SUPER STARE DECISIS….Jeffrey Rosen writes in the New York Times today about “super stare decisis,” the notion that some Supreme Court decisions have been reaffirmed so strongly over such a long period of time that they shouldn’t be overturned regardless of how you feel about them on constitutional grounds. He notes, in particular, that conservative darling Michael Luttig seems to have embraced this doctrine with regard to the Supreme Court’s affirmation of Roe v. Wade in the 1992 case of Planned Parenthood v. Casey. Ann Althouse isn’t so sure:
Quite clearly, Luttig is not saying that there is a such thing as super-stare decisis. He’s a Court of Appeals judge bound by Supreme Court precedent and subject to Supreme Court review. He’s paying attention to what that Supreme Court has written about abortion rights, and he’s reading the Court to have intended Casey to serve as an especially strong precedent.
In making up a new term, Luttig may have even been subtly mocking the Casey Court…. Saying it’s super powerful doesn’t make it so.
Maybe so. It seems to me though, that the focus on Roe is misguided in any case. If my understanding of Roe is correct, it’s based on a generalized right of privacy as decided in Griswold v. Connecticut, which in turn was based on our current understanding of the doctrine of substantive due process. I suspect you can’t overturn Roe without also substantially overturning Griswold and significantly weakening the modern application of substantive due process at the same time. Rosen mentions this, and it seems like it’s really the key issue: not whether Roe is a superprecedent, but whether Griswold’s interpretation of substantive due process is a superprecedent.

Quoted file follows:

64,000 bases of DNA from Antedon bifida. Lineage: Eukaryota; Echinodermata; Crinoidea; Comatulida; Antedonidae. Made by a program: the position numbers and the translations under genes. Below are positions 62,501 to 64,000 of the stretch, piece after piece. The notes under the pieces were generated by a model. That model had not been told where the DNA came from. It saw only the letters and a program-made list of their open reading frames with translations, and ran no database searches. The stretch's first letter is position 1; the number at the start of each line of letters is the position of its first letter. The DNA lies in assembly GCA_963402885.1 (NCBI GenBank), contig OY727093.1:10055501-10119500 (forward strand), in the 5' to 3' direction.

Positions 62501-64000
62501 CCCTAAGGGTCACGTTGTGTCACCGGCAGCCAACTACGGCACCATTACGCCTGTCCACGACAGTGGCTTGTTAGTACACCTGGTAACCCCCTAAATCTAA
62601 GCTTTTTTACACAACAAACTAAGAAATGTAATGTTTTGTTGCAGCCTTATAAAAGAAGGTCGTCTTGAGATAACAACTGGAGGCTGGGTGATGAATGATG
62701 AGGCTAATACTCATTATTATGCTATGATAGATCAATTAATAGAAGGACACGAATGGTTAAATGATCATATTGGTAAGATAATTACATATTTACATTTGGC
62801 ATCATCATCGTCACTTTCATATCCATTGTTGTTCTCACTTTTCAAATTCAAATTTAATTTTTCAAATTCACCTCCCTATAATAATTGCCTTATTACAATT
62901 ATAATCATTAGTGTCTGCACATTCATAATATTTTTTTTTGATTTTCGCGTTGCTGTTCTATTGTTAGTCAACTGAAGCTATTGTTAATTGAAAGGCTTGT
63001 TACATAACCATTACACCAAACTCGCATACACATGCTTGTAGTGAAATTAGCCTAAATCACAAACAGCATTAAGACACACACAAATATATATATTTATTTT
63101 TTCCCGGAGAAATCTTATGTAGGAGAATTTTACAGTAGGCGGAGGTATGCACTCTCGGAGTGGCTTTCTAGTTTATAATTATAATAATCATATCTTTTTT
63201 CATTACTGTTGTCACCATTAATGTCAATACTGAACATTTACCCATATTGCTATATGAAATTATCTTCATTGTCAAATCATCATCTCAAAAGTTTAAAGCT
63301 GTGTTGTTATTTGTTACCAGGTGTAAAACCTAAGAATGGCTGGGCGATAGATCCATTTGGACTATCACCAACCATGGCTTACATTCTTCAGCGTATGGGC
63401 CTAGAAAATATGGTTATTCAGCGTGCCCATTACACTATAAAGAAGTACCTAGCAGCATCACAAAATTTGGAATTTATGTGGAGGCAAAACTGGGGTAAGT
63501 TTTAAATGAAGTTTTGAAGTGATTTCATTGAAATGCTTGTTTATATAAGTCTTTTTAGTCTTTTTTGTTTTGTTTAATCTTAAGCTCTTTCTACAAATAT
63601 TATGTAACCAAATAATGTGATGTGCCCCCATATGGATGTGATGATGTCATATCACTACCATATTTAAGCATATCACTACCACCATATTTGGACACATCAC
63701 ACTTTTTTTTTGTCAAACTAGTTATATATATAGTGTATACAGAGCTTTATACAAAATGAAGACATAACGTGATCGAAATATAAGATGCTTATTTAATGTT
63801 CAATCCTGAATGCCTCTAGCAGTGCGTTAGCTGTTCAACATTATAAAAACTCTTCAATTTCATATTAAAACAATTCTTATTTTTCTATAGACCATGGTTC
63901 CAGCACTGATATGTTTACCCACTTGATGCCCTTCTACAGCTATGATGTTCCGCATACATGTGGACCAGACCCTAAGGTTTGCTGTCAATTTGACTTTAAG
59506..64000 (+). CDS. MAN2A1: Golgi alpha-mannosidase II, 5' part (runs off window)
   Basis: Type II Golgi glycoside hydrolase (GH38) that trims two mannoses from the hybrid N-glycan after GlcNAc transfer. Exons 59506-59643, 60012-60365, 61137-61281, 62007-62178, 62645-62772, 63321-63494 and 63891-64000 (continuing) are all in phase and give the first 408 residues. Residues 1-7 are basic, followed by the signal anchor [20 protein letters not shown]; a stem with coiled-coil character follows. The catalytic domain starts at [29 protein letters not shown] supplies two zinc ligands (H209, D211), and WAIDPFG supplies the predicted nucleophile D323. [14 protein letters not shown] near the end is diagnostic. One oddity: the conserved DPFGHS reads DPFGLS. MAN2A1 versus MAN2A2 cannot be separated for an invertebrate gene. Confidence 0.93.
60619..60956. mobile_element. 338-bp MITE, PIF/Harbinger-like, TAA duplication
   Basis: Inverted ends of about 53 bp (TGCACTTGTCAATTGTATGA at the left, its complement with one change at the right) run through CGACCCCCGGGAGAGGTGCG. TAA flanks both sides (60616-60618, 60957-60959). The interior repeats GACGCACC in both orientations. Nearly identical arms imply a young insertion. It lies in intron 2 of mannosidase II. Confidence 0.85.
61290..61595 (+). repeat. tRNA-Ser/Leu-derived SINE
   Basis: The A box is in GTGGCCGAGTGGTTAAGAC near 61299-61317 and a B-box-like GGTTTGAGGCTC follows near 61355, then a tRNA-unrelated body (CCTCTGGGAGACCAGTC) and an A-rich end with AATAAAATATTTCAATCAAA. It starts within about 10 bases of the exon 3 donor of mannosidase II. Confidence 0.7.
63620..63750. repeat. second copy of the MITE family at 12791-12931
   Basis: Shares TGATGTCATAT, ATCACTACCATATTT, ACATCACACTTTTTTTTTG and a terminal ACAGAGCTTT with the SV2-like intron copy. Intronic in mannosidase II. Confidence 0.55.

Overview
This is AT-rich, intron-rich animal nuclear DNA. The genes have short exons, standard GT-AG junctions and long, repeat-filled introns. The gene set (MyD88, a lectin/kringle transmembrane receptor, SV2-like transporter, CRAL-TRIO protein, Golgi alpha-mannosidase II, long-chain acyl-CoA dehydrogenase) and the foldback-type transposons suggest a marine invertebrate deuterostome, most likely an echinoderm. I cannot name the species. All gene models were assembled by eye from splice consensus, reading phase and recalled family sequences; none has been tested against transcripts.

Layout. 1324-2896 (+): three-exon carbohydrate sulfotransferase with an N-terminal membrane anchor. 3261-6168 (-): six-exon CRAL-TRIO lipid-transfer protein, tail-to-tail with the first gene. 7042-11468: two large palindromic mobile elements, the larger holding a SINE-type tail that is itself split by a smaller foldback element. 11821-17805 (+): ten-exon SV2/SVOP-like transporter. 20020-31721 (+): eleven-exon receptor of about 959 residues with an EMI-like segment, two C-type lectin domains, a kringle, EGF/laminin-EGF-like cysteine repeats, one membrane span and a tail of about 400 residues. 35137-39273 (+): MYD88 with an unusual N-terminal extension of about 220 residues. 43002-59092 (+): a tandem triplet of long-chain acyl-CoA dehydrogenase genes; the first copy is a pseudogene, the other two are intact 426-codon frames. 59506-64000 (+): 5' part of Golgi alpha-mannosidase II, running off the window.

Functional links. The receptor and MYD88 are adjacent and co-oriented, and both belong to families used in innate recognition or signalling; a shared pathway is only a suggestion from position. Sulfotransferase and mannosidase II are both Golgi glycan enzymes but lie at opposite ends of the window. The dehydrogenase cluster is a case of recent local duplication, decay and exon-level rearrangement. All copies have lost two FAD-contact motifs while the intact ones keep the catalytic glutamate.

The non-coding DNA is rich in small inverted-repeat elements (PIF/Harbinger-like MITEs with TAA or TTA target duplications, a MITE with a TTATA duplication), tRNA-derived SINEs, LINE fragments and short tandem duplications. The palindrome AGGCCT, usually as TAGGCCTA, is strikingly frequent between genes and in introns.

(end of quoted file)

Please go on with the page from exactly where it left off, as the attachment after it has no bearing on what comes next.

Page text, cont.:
The funny thing is that overturning Roe might turn out to have only a modest impact on abortion rights in the real world. Blue states like California and New York would keep their liberal abortion laws, while most deep red states have put so many roadblocks in the way of getting an abortion that it’s all but illegal in some of those places already. It’s hard to say for sure. However, if overturning Roe required overturning Griswold, as many conservatives think it does, it would not only return us to the grisly days of back-alley abortions in red states that decided to make abortion completely illegal, but it would also have a devastating impact on an enormous variety of rights and precedents that go far beyond abortion. Clarence Thomas may be enough of a true believer not to care about that, but in the real world the rest of us do.
UPDATE: Have red states really put up so many roadblocks to getting an abortion that it’s “all but illegal in some of those places already”? Maybe not. Matt Yglesias presents some evidence to suggest that abortion is still pretty readily available almost everywhere.